If you’re a wine lover, you’re also in luck. About 3.5km south you’ll find Okaku Estate Winery, where you can taste award-winning wines in a cosy cellar door near the southern end of Ninety Mile Beach. To the north, you’ll find New Zealand’s northernmost vineyard Karikari Estate, with an al fresco eating and drinking area with sweeping views across the peninsula. And the Far North’s famously beautiful beaches are just a short drive away.
Most beautiful large town: Taupō v Whakatāne
This little town of just 30,000 punches well above its weight with hidden gems
Head into Taupō along the northeastern shore of the lake on a sunny day and its good looks are undeniable: The seasonably snowy peaks of Tongariro National Park could have been positioned behind the Singapore-sized “inland sea” solely for our viewing pleasure.
Add to that thermal landscapes complete with silica terraces, boiling mud and hot pools; the liquid power surge that is Huka Falls; ancient forests; and trout-filled rivers and it’s hard to comprehend why the town is named a finalist in the awards every year.
Taupō’s beauty as a destination goes way beyond surface appearances though. Rivalling Rotorua as the adventure capital of the North Island, it boasts so many ways to boost your adrenaline, visitors can pretty much remain on a permanent high.
Skydiving, bungy jumping, swinging off a cliff over the Waikato on the suitably named Cliffhanger swing, jet boating and white water rafting are among the many ways to (over)excite yourself, while more sedate activities include canoeing, kayaking and taking a cruise to the 10-metre-high Māori rock carvings near Mine Bay.
Ultra-scenic walks and bike rides abound (try the Aratiatia Rapids Walking/Cycling Track and the walk around the perimeter of the Craters of the Moon geothermal area), as do places to laze around in naturally warm water. Taupō DeBretts Hot Springs are a good option if you’d like to follow your soak with a spa treatment or have kids to entertain (the heated slide is a winner), while Spa Thermal Park Hot Spring under a bridge where the Waikato River meets the Otumuheke Stream is an excellent free option.
With its active geysers, colourful silica terraces and a geothermal cave, Ōrākei Kōrako is well worth the 30-minute drive out if town: It’s undoubtedly one of the best geothermal attractions in New Zealand.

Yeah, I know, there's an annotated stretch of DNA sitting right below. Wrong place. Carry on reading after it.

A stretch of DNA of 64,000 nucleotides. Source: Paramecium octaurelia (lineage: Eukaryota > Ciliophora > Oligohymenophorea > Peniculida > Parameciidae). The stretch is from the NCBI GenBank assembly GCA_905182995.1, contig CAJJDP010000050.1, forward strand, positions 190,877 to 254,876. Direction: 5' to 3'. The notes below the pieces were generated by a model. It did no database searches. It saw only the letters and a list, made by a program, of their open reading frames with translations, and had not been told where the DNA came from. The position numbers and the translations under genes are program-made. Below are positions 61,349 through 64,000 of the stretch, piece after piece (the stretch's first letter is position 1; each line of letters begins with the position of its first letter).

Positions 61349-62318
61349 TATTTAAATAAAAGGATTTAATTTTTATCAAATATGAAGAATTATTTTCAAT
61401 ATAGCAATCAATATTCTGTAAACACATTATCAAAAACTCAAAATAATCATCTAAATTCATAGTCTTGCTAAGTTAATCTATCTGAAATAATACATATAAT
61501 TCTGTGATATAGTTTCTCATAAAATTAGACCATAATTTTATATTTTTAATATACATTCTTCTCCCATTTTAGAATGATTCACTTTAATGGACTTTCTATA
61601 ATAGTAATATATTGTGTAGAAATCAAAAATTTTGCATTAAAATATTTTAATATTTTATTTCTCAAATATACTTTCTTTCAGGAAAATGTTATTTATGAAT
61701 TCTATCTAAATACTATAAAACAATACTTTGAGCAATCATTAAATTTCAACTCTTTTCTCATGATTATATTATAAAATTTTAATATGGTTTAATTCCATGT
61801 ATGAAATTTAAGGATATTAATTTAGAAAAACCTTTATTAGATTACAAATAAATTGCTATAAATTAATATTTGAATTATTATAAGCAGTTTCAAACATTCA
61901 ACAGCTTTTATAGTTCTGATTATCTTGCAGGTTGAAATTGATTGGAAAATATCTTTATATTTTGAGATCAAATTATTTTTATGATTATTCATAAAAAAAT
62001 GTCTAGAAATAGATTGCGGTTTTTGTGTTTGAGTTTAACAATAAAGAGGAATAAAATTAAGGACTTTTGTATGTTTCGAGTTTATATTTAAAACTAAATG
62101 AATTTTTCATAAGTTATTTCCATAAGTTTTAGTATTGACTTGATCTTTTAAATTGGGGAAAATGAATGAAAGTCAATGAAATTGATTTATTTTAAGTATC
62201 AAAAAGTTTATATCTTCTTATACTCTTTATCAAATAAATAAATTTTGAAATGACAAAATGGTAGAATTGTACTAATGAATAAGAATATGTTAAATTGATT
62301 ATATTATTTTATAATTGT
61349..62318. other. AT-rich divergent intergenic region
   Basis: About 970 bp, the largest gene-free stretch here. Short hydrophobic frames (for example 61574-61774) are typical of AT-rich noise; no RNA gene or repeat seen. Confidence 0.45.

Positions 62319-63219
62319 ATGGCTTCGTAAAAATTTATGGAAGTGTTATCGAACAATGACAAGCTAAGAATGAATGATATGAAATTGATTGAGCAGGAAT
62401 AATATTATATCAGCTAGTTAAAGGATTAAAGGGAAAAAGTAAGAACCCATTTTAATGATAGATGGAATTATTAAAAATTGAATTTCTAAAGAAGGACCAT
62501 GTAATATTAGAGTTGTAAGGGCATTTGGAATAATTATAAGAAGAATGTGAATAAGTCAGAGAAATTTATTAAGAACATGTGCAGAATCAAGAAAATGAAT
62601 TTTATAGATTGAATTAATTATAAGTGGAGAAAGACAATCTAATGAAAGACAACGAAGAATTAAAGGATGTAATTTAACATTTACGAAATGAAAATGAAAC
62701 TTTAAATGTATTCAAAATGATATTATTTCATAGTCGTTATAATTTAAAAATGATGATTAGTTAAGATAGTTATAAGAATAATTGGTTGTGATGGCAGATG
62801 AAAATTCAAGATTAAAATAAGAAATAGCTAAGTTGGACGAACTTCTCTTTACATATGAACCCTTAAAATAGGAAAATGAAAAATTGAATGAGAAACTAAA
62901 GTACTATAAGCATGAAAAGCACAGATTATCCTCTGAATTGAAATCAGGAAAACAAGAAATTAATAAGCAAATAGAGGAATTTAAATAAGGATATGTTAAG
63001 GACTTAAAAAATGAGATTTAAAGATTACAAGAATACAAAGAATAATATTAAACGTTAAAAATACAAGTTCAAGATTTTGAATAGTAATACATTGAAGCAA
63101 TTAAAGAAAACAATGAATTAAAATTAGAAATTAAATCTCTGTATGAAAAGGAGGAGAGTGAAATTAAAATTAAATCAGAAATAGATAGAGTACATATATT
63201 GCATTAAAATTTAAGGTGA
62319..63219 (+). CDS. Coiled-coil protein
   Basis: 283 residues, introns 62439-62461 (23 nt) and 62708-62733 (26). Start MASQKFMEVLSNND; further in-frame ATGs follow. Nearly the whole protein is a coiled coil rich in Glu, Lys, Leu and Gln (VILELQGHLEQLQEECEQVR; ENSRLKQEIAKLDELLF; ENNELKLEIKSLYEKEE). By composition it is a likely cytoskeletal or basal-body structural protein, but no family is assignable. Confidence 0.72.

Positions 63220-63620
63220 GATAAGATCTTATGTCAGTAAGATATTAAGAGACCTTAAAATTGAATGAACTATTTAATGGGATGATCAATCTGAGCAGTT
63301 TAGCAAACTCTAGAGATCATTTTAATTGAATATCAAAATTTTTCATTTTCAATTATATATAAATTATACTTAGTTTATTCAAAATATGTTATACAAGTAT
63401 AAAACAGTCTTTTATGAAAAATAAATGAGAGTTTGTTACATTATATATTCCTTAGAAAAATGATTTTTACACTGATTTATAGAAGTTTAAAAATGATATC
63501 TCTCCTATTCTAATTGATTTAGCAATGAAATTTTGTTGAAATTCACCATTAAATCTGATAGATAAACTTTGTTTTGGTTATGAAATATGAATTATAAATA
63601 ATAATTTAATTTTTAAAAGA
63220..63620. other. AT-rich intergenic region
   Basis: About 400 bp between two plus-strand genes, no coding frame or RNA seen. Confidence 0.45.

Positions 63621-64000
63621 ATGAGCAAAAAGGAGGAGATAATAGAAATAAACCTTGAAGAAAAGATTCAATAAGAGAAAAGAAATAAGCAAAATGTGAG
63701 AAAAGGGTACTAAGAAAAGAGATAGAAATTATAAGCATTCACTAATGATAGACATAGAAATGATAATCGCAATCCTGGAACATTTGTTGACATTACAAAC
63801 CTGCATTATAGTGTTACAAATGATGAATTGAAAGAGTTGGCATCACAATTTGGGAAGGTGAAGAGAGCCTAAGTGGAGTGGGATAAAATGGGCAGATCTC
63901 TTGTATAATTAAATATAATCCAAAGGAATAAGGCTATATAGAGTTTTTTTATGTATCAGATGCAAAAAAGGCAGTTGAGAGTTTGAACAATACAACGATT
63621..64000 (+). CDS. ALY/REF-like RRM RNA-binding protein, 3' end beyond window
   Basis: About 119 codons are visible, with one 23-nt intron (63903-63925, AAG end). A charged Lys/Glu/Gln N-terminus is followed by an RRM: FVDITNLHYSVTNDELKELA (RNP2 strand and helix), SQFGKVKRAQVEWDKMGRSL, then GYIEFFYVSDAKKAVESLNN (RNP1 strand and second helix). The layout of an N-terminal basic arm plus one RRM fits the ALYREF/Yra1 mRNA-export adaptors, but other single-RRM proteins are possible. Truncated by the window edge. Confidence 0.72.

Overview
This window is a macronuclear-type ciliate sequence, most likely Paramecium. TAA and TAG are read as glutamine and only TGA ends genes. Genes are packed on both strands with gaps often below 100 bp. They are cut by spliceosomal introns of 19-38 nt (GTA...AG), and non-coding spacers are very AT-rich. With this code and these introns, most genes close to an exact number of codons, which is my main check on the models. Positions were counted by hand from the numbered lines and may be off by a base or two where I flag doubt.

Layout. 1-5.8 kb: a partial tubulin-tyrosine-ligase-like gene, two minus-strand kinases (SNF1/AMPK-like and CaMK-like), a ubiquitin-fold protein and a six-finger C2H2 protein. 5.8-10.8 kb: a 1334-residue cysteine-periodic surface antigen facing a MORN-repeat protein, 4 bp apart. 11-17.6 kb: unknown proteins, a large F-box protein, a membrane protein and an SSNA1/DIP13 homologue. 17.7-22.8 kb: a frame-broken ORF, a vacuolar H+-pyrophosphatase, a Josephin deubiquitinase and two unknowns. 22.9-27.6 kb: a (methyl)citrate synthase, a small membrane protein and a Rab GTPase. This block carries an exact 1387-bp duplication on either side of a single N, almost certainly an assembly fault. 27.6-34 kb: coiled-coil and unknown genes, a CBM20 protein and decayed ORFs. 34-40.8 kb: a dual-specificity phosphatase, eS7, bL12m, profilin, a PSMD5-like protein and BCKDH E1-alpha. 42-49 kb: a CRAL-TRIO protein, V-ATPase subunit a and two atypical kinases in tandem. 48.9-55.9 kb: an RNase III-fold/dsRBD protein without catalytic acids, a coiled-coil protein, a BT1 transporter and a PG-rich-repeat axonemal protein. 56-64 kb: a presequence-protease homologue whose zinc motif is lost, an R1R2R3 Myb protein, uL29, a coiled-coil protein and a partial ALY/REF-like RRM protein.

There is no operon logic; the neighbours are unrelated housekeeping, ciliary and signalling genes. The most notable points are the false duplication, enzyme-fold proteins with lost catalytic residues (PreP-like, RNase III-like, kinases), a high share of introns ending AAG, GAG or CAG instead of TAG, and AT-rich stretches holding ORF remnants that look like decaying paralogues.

The judges commended the town for upgrading the Great Lake Pathway, a mostly flat walking and biking trail with spectacular views across the lake to the triplet peaks of Tongariro National Park. It was also praised for a project that will see car-free pedestrian and cycle-friendly zones introduced to the town centre.
The eastern Bay of Plenty town doesn’t draw the same crowds as its western neighbours, but that’s not because it isn’t beautiful. Just a bit further away from the likes of Auckland and Hamilton.
Its relative remoteness is an advantage for holidaymakers who prefer their days on long, pohutukawa-lined beaches to begin without a battle for a car park, and not to have to wait for a table in the top cafés.
One of the sunniest towns in New Zealand, it’s a great place to get active outdoors. Keep your eyes peeled for dolphins, seals, little blue penguins and rare native birds on a guided tour of Moutohorā Wildlife Sanctuary on Whale Island, swim or surf at 11km Ōhope Beach (which has been named one of the most beautiful in New Zealand), kayak or stand-up paddleboard on Ōhiwa Harbour, or hit up one of the many hiking and biking trails.
Whakatāne is also one of the best places in New Zealand to spot a kiwi – it markets itself as “the Kiwi Capital of the world”. Their calls can be heard from the town centre and they’ve been known to trespass on properties next to reserves. For the best chance of spotting one, join a night walking tour.